Deborah Schultz — It’s the people, stupid
Web Directions South 2009, Sydney Convention Centre, October 9 10.45am.
The most interesting problems on the web are social, not technical. Once the open, social stack moves into wide use, the real work is going to be on us to create ongoing experiences that inspire, inform, evolve. Avoid this talk if you want to hear about monetizing community, gaming the newest social site for a quick spike in your user numbers, or how to get a [insert cutting edge social platform] strategy for your brand.
Instead, we’ll diagram (sentence-like) real examples of marketing and revising (reviving?) web products for connected consumers. Think of it as Mind Hacks for Web Marketers. We’ll show you how sites like Dogster, Etsy, Moo, Photojojo and others parlay initial passions into deep, sustained, active communities. People-powered thinking extends well beyond messaging. Instead, we’ll preach a connected style of marketing that addresses a range of operational areas, both coming & going. We’ll pay particular attention to what happens after launch, as we think an attentive to and fro is the intimate secret of success.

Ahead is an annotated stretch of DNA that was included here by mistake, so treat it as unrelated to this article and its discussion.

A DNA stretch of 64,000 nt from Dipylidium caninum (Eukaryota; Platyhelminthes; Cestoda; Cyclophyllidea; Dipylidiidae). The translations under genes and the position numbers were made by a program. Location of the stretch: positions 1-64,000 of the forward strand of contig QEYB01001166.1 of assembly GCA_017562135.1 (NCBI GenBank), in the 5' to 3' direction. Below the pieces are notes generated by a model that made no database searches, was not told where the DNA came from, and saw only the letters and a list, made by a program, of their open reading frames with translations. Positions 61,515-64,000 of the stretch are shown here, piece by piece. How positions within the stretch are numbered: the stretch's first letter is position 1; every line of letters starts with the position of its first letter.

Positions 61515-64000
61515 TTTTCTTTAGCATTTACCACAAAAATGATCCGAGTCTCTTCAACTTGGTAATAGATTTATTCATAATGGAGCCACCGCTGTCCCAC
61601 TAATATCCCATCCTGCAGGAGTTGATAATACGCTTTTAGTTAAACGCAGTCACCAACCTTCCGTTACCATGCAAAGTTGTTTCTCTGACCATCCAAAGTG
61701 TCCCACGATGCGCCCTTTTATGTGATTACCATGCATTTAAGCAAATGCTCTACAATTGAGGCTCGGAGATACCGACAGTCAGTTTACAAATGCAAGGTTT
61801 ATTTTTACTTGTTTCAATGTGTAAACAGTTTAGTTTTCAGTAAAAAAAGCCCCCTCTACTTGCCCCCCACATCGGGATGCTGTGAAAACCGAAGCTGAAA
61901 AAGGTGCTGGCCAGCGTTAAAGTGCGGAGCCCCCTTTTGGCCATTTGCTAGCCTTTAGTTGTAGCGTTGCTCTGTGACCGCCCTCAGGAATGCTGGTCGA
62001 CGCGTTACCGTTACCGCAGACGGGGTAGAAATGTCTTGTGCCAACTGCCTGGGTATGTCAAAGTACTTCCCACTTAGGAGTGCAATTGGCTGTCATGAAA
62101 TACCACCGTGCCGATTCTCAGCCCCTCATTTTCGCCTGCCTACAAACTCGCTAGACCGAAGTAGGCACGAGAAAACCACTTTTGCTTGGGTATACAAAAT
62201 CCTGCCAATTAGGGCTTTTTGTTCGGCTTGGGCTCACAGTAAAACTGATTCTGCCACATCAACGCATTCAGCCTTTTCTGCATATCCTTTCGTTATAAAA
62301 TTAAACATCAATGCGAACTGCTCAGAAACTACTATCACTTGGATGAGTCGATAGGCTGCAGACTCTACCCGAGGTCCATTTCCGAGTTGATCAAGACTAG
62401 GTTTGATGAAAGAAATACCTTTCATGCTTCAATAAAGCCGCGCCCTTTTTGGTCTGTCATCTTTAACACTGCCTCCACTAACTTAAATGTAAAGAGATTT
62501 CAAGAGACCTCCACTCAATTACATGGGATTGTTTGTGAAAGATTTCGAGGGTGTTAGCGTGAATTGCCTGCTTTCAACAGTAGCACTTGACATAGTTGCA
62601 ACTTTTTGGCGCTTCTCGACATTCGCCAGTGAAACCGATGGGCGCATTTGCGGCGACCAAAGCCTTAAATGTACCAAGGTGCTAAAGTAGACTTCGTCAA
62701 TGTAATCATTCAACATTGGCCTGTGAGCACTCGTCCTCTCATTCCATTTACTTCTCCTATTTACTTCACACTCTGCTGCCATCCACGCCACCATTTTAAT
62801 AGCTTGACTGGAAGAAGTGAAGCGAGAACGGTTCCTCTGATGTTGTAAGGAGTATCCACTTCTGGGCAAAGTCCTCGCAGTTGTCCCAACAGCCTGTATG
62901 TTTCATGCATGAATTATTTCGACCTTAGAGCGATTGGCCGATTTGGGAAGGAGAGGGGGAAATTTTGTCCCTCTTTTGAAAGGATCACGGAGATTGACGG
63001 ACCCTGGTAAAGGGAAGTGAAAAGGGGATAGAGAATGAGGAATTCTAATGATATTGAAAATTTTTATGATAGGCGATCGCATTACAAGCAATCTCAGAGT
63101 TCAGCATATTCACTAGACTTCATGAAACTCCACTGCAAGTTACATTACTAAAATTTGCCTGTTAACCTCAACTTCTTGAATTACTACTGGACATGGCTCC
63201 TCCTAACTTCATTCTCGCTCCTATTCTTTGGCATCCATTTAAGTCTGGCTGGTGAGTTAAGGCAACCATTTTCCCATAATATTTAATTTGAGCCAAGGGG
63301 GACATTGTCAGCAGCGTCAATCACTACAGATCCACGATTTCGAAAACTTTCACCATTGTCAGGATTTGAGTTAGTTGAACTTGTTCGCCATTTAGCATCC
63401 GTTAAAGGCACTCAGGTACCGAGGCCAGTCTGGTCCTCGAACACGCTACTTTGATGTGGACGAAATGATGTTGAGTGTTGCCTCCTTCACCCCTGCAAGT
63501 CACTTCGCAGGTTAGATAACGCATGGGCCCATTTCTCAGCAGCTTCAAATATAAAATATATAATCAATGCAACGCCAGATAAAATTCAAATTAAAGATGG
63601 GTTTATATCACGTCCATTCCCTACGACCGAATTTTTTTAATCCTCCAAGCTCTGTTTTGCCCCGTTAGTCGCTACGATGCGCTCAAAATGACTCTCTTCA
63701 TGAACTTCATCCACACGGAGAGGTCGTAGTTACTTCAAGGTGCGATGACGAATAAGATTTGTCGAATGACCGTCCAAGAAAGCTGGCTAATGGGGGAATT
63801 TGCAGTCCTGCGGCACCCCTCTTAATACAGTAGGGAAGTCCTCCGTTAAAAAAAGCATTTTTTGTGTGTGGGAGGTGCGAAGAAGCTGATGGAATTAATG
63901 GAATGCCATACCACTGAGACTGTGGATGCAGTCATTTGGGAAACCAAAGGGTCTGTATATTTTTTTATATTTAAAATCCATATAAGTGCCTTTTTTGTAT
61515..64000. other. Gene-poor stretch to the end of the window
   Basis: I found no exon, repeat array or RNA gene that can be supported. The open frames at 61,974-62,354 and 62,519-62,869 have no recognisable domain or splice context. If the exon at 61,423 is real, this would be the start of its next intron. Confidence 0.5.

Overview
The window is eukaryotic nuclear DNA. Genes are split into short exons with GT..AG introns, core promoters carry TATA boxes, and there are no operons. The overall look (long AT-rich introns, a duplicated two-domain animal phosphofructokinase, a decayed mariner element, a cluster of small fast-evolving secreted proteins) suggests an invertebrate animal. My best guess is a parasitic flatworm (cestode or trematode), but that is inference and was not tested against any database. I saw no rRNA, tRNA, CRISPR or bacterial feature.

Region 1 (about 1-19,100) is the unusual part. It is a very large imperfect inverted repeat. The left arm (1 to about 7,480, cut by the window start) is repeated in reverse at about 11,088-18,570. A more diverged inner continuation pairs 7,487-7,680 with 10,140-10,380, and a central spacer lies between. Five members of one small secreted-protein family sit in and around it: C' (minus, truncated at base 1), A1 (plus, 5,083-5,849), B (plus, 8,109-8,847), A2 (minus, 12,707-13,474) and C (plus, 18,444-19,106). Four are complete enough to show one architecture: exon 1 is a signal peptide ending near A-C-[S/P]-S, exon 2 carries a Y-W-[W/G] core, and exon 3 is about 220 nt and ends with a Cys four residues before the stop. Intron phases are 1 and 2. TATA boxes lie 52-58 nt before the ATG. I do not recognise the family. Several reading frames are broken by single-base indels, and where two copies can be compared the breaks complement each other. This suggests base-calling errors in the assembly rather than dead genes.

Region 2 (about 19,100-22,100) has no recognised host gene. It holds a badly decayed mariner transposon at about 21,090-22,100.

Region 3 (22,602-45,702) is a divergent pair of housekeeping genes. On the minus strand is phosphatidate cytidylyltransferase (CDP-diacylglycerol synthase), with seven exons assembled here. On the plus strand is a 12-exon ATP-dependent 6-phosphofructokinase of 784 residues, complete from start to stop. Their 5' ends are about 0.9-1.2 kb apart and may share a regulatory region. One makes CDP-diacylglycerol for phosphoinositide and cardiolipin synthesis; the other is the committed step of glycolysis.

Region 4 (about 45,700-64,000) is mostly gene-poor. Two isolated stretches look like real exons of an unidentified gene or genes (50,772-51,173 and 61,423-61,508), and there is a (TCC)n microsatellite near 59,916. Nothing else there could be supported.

About Deborah Schultz
Deborah Schultz is a thought leader and innovator on the impact and adoption of Internet technologies and the power of technology to connect society, culture and business. She speaks and consults on the cultural and economic impact of the Internet, and specifically where our social and technological networks overlap. She currently serves as Procter & Gamble’s Strategic Adviser for Social Media & Emerging Technology and has also consulted with and advised Fortune 50 companies including Pepsi, GE, and Citicorp as well as numerous internet startups and VC firms. She is a regular keynote speaker at tech and business conferences.
Previously, Deborah was the Marketing Director at Six Apart, ran her own marketing consultancy firm, was a management consultant at AnswerThink and spent five years at Citibank where she developed many of the global bank’s first internet initiatives. One of her proudest accomplishments was launching the Downtown Info Center, a lower Manhattan community center & online hub to revitalize lower Manhattan after the attacks of September 11th. Deborah is a graduate of Barnard College, Columbia University.
The former Manhattanite is now a tireless road warrior and can be found in SF, NYC, or Tel Aviv. But wherever she is, she’s always ‘connected’.
Follow Deborah on Twitter: @debs
- Jason Ryan - Govt 2.0: the public management challenge
- Nick Bolton - The evolution and commercialisation of online video
- Matthew Hodgson - Social computing for knowledge management
- Jenny Telford - Opening up government data
- Mark Pesce - Closing keynote: This, that, and the other thing